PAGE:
Wealden councillors hit out at ‘unfair’ housing targets
Wealden council leaders are calling on the government to change the way it sets housing targets, arguing the current system is “completely unfair”.
The matter was raised at a cabinet meeting on Wednesday (September 8), which included discussion of the council’s performance figures for the first quarter of 2021/22.
These performance figures showed the council’s housing land supply – a measure of how many years’ worth of new homes the council has in its pipeline – had fallen from 3.8 years to 3.3 years since last reported.
This figure has significant implications for the district, as anything under five years results in a ‘presumption in favour’ for housing developments, giving local planners less control over what they can refuse.
The fall in the land supply figure was the result of the government’s annual housing delivery test results, which were published in January.
In brief, the test found the number of new homes built in Wealden fell short of the number required by the government. As a result, the council needs to add a “buffer” to its housing land supply – putting the five year figure further out of reach.
This came in for criticism from cabinet members, who argued that the test unfairly penalised the council for a part of the system it has less control over i.e. when developers build out the homes that planners have approved.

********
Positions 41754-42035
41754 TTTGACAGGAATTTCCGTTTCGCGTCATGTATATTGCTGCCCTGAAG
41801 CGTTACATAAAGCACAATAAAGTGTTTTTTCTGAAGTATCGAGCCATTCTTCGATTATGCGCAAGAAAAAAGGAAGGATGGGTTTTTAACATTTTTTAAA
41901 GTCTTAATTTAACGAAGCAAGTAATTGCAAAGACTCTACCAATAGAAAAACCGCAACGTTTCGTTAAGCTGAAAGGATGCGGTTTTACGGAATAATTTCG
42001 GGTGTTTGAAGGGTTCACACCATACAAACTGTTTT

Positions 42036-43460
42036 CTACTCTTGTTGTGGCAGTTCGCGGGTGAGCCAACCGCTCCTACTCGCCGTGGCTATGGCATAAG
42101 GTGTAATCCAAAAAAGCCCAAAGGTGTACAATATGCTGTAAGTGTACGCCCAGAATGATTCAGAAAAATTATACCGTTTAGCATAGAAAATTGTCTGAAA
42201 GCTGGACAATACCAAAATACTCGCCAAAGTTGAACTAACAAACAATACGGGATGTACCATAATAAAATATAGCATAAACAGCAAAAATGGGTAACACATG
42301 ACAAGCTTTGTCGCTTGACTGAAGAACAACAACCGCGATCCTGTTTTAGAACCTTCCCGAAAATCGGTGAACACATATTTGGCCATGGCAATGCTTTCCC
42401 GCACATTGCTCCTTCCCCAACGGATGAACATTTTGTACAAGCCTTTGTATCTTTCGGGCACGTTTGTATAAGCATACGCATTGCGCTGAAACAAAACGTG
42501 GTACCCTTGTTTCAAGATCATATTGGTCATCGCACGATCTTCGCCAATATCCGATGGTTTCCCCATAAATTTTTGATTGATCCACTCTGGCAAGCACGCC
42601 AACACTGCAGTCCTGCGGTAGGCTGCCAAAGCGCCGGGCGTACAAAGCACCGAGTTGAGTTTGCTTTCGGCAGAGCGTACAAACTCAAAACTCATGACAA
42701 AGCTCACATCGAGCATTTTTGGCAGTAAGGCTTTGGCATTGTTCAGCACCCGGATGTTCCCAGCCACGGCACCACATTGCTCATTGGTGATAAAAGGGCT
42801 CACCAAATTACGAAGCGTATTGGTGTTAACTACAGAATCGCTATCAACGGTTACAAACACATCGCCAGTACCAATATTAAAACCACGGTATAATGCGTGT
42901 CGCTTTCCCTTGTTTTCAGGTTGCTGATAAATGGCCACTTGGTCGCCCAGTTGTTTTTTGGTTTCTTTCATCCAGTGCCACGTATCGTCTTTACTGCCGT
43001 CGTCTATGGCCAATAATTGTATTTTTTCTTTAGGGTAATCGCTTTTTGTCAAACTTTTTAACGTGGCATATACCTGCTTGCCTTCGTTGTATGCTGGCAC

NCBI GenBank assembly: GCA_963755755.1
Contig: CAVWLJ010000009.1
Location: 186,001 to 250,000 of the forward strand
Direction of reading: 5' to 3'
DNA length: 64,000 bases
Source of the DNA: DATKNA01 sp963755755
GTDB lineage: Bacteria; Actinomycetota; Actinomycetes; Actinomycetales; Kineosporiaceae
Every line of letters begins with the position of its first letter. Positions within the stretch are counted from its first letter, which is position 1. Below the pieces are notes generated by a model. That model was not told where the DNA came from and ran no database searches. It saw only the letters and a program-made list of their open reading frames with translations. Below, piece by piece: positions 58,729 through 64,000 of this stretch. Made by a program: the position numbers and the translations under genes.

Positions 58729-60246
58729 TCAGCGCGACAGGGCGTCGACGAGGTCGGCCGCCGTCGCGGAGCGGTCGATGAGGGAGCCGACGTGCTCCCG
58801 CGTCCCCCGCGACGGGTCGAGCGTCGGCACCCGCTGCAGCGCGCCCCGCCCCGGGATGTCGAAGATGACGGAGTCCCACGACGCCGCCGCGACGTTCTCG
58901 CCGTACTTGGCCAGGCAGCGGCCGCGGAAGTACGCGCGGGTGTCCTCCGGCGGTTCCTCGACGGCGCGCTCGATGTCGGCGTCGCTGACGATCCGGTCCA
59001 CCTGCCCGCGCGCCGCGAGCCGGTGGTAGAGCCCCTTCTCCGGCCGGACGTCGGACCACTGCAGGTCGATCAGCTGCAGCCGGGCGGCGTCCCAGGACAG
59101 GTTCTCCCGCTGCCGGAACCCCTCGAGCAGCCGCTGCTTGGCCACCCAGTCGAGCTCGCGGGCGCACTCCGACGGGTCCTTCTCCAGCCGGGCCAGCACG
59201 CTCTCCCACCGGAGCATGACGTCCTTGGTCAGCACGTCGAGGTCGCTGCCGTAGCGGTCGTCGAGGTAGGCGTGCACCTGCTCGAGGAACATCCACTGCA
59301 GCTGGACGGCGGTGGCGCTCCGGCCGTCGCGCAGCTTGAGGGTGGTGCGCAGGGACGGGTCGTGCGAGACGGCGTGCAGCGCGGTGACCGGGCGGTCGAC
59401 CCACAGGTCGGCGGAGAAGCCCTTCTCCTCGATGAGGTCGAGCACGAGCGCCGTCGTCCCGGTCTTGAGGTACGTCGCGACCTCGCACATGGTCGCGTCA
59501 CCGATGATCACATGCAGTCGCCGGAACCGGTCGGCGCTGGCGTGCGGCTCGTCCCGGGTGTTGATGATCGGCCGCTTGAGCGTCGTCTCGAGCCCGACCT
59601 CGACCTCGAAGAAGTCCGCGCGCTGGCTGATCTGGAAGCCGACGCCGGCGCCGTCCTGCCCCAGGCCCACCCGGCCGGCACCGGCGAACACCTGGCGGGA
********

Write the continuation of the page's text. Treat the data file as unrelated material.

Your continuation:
Cabinet member for planning Ann Newton said: “Because we had a lower number of houses built out than we should have done we have therefore gone into buffer territory which is really, really disappointing.
“The housing delivery test is a real sting in the tail of planning as far as I am concerned. There is nothing we can do about approvals that aren’t built out. Nothing at all, it is out of our hands.
“We are doing our best with ministers at the moment to address this completely unfair test.”
The housing delivery test for 2020 (which was published in January of this year) showed Wealden had been required to provide 2,862 new homes between 2017/18 and 2019/20. A total of 2,366 homes were delivered (i.e. built and ready for occupation) over the same period – 83 per cent of the target.
The council also laid out its concerns in a press statement sent out shortly before the meeting.
In it, the authority said that council leader Bob Standley had written to the housing minister Christopher Pincher asking him to review the government’s methodology.
The council also says it currently has around 7,500 approved homes, which have not yet been built.
In the release, Cllr Standley said: “We are serious about meeting our housing need and understand that this is the starting point for establishing our requirement through our local plan, but we feel that it is critical to be clear that this is the right starting point, backed by evidence.”